Election cop out: Staffordshire sees sees lowest turnout as Matthew Ellis wins police commissioner role
CONSERVATIVE Matthew Ellis will take charge of Staffordshire Police after an election victory overshadowed by the lowest turnout in the country.
The region's first police and crime commissioner (PCC) narrowly beat Labour's Joy Garner by 3,648 votes as just 11.97 per cent of voters in the city and county took part in the ballot.
It was the lowest turnout in all 41 police force areas in England and Wales.
In Stoke-on-Trent just 17,820 of the 188,349-strong electorate voted – a turnout of 9.46 per cent – and two polling stations received just 14 votes each.
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Retired police officer and Conservative John Dwyer narrowly beat Labour's John Stockton to win in Cheshire, where the overall turnout was 14.08 per cent.
Nationally the turnout is thought to be the lowest in British history for a nationwide election, raising question marks over the mandate PCCs have to preside over force budgets and chief constables.
Victorious Mr Ellis, who received 51,237 votes, defended his right to take on the powers but criticised the Government's handling of the election.
He said: "Everybody had a chance to take part if they wanted to. An awful lot of people didn't, but it was a fair election. November was not a good time to hold it. I hope the Government will learn a lesson.
"Not ensuring every single household received information about the election has saved a bit of money, but in my opinion it would have been worth it to make sure everybody truly understood what this is about."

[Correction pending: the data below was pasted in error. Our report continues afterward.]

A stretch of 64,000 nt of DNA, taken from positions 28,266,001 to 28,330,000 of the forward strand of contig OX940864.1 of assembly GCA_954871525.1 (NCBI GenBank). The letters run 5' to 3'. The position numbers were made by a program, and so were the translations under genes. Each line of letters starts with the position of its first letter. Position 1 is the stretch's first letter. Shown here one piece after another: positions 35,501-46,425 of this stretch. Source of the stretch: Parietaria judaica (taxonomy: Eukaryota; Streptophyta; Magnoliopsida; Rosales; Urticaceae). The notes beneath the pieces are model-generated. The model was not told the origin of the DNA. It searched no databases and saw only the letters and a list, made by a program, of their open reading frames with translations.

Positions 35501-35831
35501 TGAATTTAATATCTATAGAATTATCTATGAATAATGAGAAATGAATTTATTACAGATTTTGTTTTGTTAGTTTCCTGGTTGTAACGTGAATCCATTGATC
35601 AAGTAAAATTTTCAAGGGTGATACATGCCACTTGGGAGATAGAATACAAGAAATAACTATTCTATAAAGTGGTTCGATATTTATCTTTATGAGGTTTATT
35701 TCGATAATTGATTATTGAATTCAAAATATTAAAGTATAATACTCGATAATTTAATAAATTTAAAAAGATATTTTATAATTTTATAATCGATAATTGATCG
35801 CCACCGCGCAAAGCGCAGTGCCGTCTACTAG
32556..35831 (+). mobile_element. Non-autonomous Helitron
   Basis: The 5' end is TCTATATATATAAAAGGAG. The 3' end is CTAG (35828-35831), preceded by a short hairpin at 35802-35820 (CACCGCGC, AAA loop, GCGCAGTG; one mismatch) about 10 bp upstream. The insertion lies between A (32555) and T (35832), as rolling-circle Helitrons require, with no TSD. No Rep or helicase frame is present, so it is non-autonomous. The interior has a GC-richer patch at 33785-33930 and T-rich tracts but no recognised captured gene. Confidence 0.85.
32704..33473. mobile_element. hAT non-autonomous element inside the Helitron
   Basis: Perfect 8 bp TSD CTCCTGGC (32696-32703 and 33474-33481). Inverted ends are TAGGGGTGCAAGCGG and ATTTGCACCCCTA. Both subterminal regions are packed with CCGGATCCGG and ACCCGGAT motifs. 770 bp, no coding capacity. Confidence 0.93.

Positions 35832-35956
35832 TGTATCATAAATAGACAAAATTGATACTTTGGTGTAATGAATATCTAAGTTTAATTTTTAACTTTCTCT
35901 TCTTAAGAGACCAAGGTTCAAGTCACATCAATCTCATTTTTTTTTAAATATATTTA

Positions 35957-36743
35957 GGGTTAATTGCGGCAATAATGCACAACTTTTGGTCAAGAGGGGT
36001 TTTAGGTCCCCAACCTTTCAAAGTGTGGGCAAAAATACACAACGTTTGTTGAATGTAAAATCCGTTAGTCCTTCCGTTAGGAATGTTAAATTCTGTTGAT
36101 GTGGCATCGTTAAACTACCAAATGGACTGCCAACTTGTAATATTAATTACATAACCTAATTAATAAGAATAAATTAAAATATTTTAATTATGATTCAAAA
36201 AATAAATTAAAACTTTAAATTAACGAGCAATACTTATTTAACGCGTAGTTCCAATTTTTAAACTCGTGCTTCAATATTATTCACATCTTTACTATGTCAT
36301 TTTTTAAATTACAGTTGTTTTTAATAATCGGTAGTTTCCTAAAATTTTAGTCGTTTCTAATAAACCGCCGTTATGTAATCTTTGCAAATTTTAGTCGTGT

Figures show Labour city councillor Mrs Garner won the city's backing with 10,725 votes to 6,674 and edged Newcastle with 5,786 votes to 4,606, as well as winning in Tamworth and Cannock Chase.
But Mr Ellis triumphed in the Staffordshire Moorlands with 5,399 votes to 3,838, and victories in Stafford, South Staffordshire, East Staffordshire and Lichfield gave him an overall 51.85 per cent share of the vote.
A total of 98,826 votes were cast and 2,843 ballots spoiled out of an electorate of 849,784. Mrs Garner, who got 47,589 votes, blamed the turnout on Government 'incompetence', adding: "It's a record low turnout and it does not bode well. It will affect every winning candidate's position.
"If they're in dispute with their chief constable they will not be able to say they have 50 per cent of the population behind them."
Paul Hackney, returning officer, said: "People who were in touch with me before the election have been saying they weren't going to vote because they didn't feel there was a choice or had information about what the candidates stood for and felt it was not appropriate to vote."